For my sweetheart. Welcome home!
For my sweetheart. Welcome home!
Last night was the regular monthly meeting of GWAC, and it was dedicated to a discussion of the massive Boffo/Kettle tower proposal for Commercial & Venables. There were so many people in the cramped space that, from the back, I couldn’t count the attendance; my guess is that there were more than fifty.
I have already written a lot about this proposal, and certainly my views were not changed by anything Daniel Boffo or the Kettle representative said last night. The pros and cons from both sides were well aired and while the proposal received some support, what was very clear was that after the years of what many last night called “emotional blackmail” and “emotional extortion” (using the popular Kettle to front a for-profit condo tower), the opposition by many in the community has hardened against this project.
The BIA, through its Executive Director, announced its support for the tower because it conforms to their desire to densify and heighten buildings throughout the Drive.
Petronella Vandervalk, a former GWAC director, made a number of important points in opposition to the project, noting in particular that while the proposal would greatly benefit Boffo and the Kettle, they are offering the general community absolutely nothing for the destruction of views and character and the increase in traffic that would follow this tower building. Nothing.
Daniel Boffo admitted that they are looking for a FSR “in the high 6s” which translates to extraordinary density. The Adanac Towers, which Boffo et al point to as some sort of precedent, has a FSR of less than 2.5. He was asked several times why, given the obvious community objection to the height, they didn’t consider a lower-rise alternative. He simply dismissed this as uneconomic — “the project just wouldn’t happen.”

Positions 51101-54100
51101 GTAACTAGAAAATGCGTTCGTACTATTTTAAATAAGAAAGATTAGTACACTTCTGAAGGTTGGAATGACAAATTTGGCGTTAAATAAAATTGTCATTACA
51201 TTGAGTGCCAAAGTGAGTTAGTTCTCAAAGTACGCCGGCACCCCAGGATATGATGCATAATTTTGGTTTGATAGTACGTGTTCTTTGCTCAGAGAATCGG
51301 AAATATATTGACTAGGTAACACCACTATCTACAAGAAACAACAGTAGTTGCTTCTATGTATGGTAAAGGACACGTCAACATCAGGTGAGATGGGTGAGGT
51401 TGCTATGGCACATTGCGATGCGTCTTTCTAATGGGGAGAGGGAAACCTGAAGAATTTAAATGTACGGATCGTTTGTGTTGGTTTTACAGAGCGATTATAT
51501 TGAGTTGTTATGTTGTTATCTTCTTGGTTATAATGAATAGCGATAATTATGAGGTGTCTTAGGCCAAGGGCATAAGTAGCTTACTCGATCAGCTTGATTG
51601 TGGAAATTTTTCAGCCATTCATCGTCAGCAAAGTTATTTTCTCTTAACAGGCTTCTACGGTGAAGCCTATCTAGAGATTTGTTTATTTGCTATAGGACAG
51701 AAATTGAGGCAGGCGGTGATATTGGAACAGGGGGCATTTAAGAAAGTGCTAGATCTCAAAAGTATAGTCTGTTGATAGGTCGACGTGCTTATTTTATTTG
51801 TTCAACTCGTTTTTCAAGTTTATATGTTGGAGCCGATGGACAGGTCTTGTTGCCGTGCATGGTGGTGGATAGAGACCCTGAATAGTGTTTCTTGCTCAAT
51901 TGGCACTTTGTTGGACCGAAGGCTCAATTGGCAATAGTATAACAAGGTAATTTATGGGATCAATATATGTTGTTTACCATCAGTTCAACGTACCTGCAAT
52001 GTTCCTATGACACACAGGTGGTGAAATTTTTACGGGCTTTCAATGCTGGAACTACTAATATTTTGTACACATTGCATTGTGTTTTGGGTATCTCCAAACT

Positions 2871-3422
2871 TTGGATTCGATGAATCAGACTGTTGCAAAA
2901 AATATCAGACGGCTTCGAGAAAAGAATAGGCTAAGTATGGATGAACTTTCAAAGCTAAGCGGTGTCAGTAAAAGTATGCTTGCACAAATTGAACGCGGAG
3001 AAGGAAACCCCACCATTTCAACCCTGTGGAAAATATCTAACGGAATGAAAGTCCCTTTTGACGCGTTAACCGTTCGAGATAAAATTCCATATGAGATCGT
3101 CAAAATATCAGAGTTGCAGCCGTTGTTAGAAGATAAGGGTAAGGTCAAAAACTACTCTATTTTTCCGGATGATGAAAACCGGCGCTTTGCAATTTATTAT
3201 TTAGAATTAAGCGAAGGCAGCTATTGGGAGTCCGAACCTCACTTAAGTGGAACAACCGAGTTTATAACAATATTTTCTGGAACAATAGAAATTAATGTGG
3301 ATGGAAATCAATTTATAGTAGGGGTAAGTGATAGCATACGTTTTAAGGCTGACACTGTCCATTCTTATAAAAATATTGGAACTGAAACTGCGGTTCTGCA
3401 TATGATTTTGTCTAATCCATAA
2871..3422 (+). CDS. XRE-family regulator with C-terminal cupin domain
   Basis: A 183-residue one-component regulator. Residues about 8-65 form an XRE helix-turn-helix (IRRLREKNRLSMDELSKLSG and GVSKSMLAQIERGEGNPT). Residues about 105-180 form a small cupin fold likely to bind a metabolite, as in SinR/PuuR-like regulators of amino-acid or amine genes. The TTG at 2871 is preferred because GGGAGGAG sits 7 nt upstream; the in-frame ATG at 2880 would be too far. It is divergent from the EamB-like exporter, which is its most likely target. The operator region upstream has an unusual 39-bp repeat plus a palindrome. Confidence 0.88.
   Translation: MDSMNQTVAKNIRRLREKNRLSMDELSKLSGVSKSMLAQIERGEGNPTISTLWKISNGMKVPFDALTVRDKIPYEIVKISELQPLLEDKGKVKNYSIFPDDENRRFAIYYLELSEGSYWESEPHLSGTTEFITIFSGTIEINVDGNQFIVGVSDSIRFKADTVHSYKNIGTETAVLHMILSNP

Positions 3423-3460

The Kettle rep (along with a couple of other supporters) claimed that there was no chance of getting government (tax-payer) funds into such a project and we should just hold our noses and go for it. However, a great many people spoke to their opposition of leaving needed social services to the whims of private business, and there was much talk that the City and the Province should be shamed into providing such amenities for those in need in our communities. Penny Street, for example, noted quite correctly that the Kettle is not a community amenity; it is a health-care service and should be properly funded as such.
Garth Mullins explained, to general agreement, the vicious cycle of (a) needing social housing; (b) paying for the social housing by allowing market condos; (c) those market condos then drive up local housing prices; (d) thus causing a need for more social housing.
Other neighbours raised issues such as the destruction of trees, the need to protect the pedestrian nature of the lanes in that area, problems with crowds of smokers gathering, general safety. Several others talked about alternative strategies such as land transfer taxes, increased property taxes, land trusts, using the tower for lower-income groups.
Almost at the end, Craig Ollenberger made the important point that the Kettle was staking all their accumulated social capital on an unpopular project and, if it goes ahead, they will forever be linked to an ugly community-damaging tower rather than to the good work they do.
As my views on this project are so well known, I tried to say as little as possible last night, to allow others to have their say. However, I did note that, first, Boffo wouldn’t even try to build a tower on its own merits and needed the Kettle even to get into the game; and, second, that, just like any CAC based project, the developer should not get any credit because they would pay nothing for the social facility — their buyers would be paying the premium.
It was a tense meeting, with some tears, but, in the end, I suspect that no minds were changed on what someone called “the most agonizing land use decision we face.” But the opposition to the tower is now firming up and the emotional blackmail is failing.